The exploitation of seafarers in the 21st century is so systematic and so efficient that it can be compared to a state-of-the-art engine. In spite of ILO Maritime Labour Convention, 2006, and incessant talk of mariners’ rights, the engine will not stall anytime soon. In fact, it seems to be roaring at greater speed, past the huge crowd of maritime do-gooders and well-meaning bureaucrats. There is plenty of fuel to keep it running, no thanks to the following:
The Great Money Chase
Seafarers’ rights tend to be shoved aside when companies as well as individuals scramble to get more money. In this grand marathon, the big corporate runners are always in the lead. Woe to seafarers and the other small runners, who try to reach the finish line, not to win any prize, but just to survive.
The International Convention on Standards of Training, Certification and Watchkeeping for Seafarers (STCW) has been a boon to business but a bane to seafarers. The introduction of more and more training requirements has resulted in a training overload that is costing seafarers time, money, and more stress. The irony is that the world continues to witness serious marine accidents.
Failure of shipowners to vet their manning agents
A case in point is the thievery involving the dollar remittances of Filipino seafarers. Shipowners do not bother to check if the funds they remit to Manila (at least 80% of a seaman’s monthly salary as required under Philippine government rules) are released to the families based on the prevailing foreign exchange rate. A periodic audit of the manning agency’s disbursements in this area would help address the problem. Why aren’t foreign principals doing it?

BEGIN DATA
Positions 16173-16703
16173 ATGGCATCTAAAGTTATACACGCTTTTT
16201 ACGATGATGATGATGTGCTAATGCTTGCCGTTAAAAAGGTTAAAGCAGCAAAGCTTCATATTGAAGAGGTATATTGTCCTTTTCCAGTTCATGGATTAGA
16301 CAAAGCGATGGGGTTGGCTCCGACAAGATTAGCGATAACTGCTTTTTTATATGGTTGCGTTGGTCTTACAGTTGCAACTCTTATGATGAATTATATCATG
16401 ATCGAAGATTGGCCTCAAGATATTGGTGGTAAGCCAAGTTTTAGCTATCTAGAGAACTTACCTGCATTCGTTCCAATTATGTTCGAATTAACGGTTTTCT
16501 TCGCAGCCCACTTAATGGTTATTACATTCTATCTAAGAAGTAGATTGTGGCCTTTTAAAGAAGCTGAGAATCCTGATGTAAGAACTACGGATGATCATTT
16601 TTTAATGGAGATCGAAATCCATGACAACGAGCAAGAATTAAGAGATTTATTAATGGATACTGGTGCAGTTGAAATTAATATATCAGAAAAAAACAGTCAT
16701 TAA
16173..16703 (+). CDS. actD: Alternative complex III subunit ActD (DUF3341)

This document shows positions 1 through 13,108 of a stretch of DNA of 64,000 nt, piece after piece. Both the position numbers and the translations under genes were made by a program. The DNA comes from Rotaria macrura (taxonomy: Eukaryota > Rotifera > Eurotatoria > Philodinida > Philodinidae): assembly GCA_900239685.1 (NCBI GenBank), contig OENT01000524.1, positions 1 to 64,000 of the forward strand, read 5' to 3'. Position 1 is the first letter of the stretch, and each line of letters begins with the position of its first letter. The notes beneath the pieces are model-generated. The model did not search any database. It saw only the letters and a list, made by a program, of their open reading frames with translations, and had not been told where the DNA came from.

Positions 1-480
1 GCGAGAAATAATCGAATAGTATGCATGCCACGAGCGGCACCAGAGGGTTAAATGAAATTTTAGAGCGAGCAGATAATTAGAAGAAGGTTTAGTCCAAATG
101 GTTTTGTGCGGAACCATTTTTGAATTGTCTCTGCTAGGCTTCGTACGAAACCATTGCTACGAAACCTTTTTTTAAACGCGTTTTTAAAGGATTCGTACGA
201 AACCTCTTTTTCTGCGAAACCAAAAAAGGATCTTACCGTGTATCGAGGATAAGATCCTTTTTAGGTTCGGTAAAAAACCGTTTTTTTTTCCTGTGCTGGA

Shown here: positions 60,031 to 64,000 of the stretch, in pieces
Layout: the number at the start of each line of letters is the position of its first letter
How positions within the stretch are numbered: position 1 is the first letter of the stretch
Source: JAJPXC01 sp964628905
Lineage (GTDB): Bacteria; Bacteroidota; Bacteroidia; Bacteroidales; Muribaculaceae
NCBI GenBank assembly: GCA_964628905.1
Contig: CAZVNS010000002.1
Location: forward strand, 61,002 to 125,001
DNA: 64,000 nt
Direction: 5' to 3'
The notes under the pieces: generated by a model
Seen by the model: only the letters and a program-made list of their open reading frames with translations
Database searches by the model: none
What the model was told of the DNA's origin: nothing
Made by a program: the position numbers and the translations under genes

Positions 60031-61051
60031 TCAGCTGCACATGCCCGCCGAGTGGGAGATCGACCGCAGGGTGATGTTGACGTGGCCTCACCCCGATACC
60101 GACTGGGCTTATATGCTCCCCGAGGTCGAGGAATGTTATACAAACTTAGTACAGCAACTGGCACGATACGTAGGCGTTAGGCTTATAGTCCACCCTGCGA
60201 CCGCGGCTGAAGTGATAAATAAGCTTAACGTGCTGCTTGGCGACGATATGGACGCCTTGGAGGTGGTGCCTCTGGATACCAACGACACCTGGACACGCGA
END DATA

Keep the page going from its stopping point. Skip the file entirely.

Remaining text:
Sell-out by some unions
Some unions play footsie with manning agents and manning associations to protect their own interests. They may keep mum on certain issues that affect the welfare of seafarers in order not to disturb the status quo and jeopardise their collective wage agreements.
Inadequate media coverage of abuses
Some cases of abuses against seafarers may receive attention from the maritime press. But by and large, shipping publications give a lot more space to business news and feel-good stories (many of which are press releases). Not so surprising. Many maritime editors and reporters like to kiss ass. Doing so has become a survival tool in the dense jungle of news publishing.
Use of rhetoric and slogans
Rhetoric and slogans can be useful in driving home a message. Very often, however, they gloss over the fact that seafarers continue to be treated like commodities and exploited at every turn by various parties. Praising seafarers to high heavens on the International Day of the Seafarer does not help one bit. The exploitation goes on.
Silence of seafarers
Seafarers tend not to openly complain about malpractices committed by manning agencies. They just want to attend to their careers. They don’t want to be singled out and blacklisted by employers. Their hesitance to speak up is understandable, but it provides encouragement to those who would abuse them.
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